Friday, April 20, 2018

Native food crops of Africa

Whew, I have finally started putting up my shadecloth. I am using 8 ft posts which make the height so I can just walk under it but might be a bit low for anyone much taller.

The biggest cost will be all the shadecloth. I already have some so that is a start.

When everything is built I will mulch all the beds thickly with pea straw and all the walkways with wood chip.

This will be an ongoing project but it will be worth it to be more reliable in my production.

Native Food Crops of Africa

Before I start, if you have an interest in African food plants I suggest your download the three 'Lost Crops of Africa' ebooks. They are free. they are full of information and I have got a lot out of them.

Lost Crops of Africa, Volume I: Grains   
Lost Crops of Africa, Volume II: Vegetables
Lost Crops of Africa, Volume III: Fruits

Use the free PDF link on the right.

These are some of the African edible plants that I grow or have grown:

Snake bean (Vigna sesquipedalis, AKA V. unguiculata)

Snake beans are a type of cow pea that have been bred to be longer and tenderer. They are often associated with Asian cooking.

These are beans that love the heat and are entirely stringless. I much prefer growing them over 'normal' green beans. You can get climbing and bush varieties.

Okra is native to Western Africa and is a vegetable that few people in Australia have tried.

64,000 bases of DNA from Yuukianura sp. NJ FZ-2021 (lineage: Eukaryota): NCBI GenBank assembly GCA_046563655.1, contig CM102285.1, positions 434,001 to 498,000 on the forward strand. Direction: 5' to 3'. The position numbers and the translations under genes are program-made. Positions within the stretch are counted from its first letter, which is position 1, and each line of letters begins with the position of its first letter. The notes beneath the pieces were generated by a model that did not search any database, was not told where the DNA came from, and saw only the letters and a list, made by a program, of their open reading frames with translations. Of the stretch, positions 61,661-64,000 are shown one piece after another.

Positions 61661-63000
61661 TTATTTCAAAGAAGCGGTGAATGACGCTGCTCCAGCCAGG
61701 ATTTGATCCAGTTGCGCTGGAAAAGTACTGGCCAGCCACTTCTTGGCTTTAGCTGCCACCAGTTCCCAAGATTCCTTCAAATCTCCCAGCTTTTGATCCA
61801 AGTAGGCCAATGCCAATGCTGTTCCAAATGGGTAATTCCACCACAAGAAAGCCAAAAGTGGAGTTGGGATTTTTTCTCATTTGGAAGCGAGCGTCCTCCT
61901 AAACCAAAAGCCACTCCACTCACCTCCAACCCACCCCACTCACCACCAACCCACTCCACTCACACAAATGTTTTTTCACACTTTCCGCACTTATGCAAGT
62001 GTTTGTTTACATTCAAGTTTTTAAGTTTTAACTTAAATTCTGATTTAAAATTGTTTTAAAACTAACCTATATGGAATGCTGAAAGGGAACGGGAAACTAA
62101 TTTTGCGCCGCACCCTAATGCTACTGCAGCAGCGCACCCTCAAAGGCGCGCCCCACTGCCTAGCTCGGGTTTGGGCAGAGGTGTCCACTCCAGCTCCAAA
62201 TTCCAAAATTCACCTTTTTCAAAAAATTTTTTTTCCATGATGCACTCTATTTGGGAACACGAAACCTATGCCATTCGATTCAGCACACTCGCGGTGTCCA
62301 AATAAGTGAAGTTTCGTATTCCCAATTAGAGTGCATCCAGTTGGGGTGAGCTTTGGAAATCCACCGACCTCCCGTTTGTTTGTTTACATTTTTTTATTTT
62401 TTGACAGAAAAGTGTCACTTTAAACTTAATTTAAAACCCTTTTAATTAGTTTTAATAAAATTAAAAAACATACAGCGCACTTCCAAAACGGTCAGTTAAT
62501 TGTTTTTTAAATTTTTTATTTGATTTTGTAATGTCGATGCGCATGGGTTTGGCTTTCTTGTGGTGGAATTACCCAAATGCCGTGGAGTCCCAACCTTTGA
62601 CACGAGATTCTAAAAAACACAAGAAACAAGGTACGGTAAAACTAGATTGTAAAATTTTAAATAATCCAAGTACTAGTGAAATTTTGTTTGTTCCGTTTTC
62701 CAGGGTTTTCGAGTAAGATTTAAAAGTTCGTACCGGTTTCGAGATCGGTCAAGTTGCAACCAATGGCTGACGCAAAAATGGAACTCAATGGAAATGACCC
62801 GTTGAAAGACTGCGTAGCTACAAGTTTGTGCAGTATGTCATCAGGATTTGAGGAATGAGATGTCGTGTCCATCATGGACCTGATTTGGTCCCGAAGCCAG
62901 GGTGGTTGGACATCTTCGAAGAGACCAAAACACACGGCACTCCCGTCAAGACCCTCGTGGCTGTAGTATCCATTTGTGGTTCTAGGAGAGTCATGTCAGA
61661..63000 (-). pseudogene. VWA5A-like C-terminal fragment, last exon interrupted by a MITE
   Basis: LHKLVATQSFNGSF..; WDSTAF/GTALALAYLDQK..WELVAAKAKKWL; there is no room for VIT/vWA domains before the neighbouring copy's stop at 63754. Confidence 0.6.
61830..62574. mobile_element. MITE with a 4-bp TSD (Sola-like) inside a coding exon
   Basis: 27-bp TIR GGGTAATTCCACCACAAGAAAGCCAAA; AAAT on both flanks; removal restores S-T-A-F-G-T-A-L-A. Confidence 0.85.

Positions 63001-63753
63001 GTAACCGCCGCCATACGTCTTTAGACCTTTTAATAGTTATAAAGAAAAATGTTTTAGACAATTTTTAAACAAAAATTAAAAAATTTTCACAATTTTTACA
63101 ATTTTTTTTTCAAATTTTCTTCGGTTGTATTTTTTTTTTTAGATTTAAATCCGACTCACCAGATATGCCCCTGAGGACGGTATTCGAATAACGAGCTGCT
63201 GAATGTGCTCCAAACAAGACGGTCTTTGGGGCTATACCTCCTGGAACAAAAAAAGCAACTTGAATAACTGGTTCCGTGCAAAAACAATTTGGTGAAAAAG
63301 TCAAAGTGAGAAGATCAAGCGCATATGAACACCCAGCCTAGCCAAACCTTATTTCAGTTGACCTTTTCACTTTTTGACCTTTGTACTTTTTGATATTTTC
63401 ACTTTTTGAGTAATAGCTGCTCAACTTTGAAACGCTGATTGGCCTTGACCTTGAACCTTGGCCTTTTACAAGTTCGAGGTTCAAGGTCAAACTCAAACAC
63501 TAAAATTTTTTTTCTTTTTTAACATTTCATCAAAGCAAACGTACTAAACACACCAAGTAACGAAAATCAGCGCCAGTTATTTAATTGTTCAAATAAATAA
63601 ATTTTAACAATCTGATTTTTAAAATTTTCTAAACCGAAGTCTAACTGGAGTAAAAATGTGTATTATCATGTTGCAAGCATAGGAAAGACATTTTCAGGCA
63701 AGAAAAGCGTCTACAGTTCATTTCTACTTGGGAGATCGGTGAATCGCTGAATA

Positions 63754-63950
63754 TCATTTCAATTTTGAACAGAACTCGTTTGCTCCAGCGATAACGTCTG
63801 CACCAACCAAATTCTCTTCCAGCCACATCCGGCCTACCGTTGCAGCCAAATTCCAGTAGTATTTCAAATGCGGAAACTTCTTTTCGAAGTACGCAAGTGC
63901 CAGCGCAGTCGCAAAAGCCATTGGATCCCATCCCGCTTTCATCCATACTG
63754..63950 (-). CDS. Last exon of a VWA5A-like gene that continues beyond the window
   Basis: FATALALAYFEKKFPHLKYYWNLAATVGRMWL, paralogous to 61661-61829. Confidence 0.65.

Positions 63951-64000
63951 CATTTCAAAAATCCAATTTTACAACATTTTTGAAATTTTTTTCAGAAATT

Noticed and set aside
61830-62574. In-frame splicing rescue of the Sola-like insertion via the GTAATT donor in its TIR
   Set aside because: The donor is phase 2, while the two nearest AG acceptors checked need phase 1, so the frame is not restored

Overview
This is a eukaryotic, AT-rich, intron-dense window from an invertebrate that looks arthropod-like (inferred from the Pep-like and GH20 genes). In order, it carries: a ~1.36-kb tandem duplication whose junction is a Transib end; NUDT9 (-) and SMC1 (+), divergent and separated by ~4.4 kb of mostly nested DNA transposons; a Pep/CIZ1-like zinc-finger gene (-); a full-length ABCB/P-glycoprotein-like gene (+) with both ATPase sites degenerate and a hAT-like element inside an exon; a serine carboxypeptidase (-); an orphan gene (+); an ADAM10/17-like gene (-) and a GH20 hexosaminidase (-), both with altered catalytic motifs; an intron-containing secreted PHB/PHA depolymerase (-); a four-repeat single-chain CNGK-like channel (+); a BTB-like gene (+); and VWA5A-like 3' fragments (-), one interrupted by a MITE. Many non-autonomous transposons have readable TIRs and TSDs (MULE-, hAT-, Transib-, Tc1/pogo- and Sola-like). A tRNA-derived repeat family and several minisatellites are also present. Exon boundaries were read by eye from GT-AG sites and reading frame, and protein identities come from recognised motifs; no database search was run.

This is my first year growing it and I have to admit they are tastier than I expected, especially going by stories of their texture and flavour.

Next year I am going to try at least half a dozen varieties.


Sorghum is a much underused grain. It is bred mostly for stock green feed in Australia but the grain is very nutritious and should be used more for human food.

It looks like corn but is easier to grow and more tolerant of dry conditions and low fertility.

I grow three types: popping - the seeds can be popped a bit like popcorn, sugar - used to make a sugar syrup alternative to table sugar, and Broom - used for making brooms and brushes, and also for ornamental purposes.


Eggplant comes in such a range that it rivals is cousin tomatoes in variety.

They are a heat lover and will do well where tomatoes suffer.

Bamabara bean

I tried for a couple of years to grow this very nutritious underground bean but with no luck.

I can't even find a source for seed in this country any more.

There are other native African food plants that I don't have room to cover here like: yams, melons, rosella, amaranth and moringa. And there are some that I would love to try but they are either frost sensitive perennials, or you just can't get seeds here, things like yambean (Sphenostylis stenocarpa) and Enset.

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